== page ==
We pitched our camp about eight feet from the deadline. Captain Wirtz came into our camp every morning, kicked up our blankets and poked around with his cane to see if we were tunneling out. We all felt like we would like to kill him and bury him under our blankets, but we didn't. The government hanged him after the war. They wanted a victim; sot hey killed Wirtz and let the higher-ups go. That is always the case, but it is not right.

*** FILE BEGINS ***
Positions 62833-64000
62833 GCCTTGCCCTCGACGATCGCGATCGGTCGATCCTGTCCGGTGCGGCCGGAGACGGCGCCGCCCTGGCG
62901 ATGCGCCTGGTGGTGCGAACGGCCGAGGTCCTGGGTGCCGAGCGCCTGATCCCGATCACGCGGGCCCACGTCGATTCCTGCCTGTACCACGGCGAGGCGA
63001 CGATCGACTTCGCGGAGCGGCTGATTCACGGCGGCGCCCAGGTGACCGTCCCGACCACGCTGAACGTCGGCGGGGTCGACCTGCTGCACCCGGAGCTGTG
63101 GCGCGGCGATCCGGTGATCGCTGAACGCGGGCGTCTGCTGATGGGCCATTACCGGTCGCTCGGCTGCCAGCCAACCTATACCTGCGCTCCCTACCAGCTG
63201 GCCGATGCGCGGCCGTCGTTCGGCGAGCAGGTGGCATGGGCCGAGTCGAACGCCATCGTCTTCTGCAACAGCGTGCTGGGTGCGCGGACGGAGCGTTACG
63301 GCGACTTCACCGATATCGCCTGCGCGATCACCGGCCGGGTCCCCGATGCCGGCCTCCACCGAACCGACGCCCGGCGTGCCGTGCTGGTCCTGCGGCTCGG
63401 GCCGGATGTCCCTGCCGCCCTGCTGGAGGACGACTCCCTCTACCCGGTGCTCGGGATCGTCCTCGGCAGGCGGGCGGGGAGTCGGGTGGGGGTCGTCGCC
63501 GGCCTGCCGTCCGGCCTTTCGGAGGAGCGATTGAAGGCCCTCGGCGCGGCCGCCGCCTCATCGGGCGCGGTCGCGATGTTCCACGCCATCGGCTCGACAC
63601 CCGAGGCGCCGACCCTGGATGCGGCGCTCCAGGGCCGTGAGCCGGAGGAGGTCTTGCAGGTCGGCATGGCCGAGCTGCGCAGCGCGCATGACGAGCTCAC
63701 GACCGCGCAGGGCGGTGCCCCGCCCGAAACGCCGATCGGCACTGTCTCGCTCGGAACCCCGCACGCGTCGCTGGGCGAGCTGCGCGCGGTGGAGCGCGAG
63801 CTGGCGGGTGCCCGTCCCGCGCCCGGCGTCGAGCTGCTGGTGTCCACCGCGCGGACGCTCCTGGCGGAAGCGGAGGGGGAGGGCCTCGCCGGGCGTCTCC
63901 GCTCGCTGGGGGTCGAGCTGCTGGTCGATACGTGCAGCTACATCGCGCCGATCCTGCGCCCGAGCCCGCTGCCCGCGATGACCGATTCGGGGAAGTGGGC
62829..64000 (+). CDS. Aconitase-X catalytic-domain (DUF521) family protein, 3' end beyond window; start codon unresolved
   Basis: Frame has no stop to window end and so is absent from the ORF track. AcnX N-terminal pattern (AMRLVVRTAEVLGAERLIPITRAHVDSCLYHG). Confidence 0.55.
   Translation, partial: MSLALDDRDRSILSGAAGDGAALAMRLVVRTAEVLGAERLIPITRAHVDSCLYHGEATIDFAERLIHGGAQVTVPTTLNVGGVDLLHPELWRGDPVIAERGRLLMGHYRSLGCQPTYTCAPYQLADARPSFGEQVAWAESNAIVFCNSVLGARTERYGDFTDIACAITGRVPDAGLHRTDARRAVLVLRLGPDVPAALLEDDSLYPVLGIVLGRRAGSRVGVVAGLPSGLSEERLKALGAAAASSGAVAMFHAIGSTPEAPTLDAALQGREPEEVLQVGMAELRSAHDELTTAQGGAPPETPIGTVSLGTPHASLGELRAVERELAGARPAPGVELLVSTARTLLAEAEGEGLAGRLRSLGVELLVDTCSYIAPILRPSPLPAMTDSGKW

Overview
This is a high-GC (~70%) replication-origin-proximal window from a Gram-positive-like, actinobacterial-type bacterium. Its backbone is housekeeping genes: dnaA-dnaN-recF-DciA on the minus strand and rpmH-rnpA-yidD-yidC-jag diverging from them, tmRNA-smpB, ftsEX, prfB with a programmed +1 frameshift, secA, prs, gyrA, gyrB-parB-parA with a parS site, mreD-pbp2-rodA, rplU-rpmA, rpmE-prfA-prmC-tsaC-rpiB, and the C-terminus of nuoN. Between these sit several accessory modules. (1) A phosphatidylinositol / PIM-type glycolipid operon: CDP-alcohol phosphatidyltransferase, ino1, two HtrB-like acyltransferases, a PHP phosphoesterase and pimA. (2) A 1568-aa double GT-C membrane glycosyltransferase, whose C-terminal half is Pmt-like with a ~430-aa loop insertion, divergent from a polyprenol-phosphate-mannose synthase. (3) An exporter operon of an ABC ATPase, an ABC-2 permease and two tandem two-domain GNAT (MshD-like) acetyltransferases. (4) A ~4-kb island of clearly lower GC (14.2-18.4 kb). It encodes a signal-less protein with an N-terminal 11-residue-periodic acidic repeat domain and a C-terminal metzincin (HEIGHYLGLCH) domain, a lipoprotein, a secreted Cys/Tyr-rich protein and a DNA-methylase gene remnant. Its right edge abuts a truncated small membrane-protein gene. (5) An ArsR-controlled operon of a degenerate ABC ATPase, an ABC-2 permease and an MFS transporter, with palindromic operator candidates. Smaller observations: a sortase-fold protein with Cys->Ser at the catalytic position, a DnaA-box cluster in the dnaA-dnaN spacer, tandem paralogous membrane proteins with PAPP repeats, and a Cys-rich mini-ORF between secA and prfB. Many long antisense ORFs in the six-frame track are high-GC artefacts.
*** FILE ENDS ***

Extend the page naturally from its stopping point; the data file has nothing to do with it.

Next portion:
We had to get our water from this creek that ran through the prison. The Rebel general, Winder, had a brigade of troops camped on the creek, one-half mile above the camp. Can you imagine us boys (most of us raised as pets) drinking and using such water? Well, we did, but on or about the 15th of August we were visited by a tremendous rainstorm. Then happened a wonderful thing – a spring of pure cold water broke out inside the stockade. The water was piped to the deadline so we all had an abundance of good, pure, cold spring water. I have no doubt but that spring saved thousands of lives that summer and fall. The prison was located in a timbered country, but the Rebels gave us no wood to cook what little stuff they gave us to eat. Our daily ration, one day cooked and one day raw, consisted of a piece of corn bread about four inches square and one-half inch thing, usually ground cob and all; the next day about two-thirds of a pint of corn meal ground cob and all. While there was not much nourishment in the ground cob, one must admit that it is kind of filling. The next day it would be two-thirds of a pint of stock peas, cooked bugs and all, and the next day the same amount of peas uncooked. When I got my ration of peas I would put them in a cup of water, stir it up, skim off the bugs, and eat what was left. I always divided my ration, whatever it might be, and made two meals of it. After a time I concluded maybe I was throwing they best part of my ration away. I figured this way: I said maybe these little bugs are all young locusts, so I ate my peas, bugs and all. Of course they would not be considered a delicacy today, but I think they did me good. I remember I was quite thankful to get them. They seemed to have stabilizing effects on my appetite – maybe I should have said an equalizing effect, for after eating I remember I always felt equal to the task of eating a pound or two of beefsteak, if I could get it, but what about the poor fellows that had no means of cooking their rations, which was the condition of a large majority of the prisoners? Most of the prisoners were stripped of everything they had, even to their clothing. A Reb soldier would walk up to a Yankee and after inspecting his clothes, if he was satisfied with the inspection, he would say: 'Well, Yank, don't you want to trade?' The Yank knew that was an order to strip, so he immediately began and the trade was finished right there. I never could figure out just why the Rebs did not rob us 20th Illinois boys, unless it was because we had been fighting them for two or three days and they thought we were pretty good fellows. I give this as the reason why every one of us Co. K boys lived to get back to the Union lines. When we walked into the prison every one of us had a blanket, haversack, knife, cup and spoon and canteen, so you see we were very well equipped. This is the way prisoners were served with wood. When a prisoner died, two of his comrades were allowed to carry him outside the stockade. These two prisoners were allowed to take back into the prison just as big a log of hard or pitch pine wood as they could carry. They would work this up into bundles a foot or sixteen inches long and as large around as a man's wrist and peddle it out to the prisoners. If one was fortunate enough to have a little money or something to trade, one could get a little wood to cook with, or if one had a comrade accommodating enough to die, occasionally one could make enough off of his wood to help out on his living, but what about the poor devil that had been robbed and had nothing to cook in even if he had the wood? We Co. K boys all had a little money or an old watch. I have an old silver watch which I sold to a Reb in the prison at East Point for forty dollars Confederate money. After I arrived in Andersonville I traded the forty dollars for four dollars in Greenbacks. I could get more for one brass coat button than I could for a dollar of Confederate money. One of our Co. K boys had his Kendall County order for $100.00 with him. He sold it to a man in the prison who said he was a Yankee sailor. I don't know whether he was or not, but he had the dough. He paid Clifford $60.00 in Greenbacks for the $100.00 order. Clifford loaned me $5.00 with the understanding that if we both lived to get back to our lines I was to pay him $10.00. We both lived to get back and the first time we were paid off I gave him $10.00. You ask what we did with the money and how that would help me in the prison. Well, the Rebs had permitted some of the prisoners to build an oven and run a bakery and sort of restaurant. If one hand plenty of money one could get a square meal for $5.00; also you could get a fair sized biscuit for twenty-five cents and smaller stuff accordingly, so you see the old saying, 'Every little helps,' proved to be true in my case.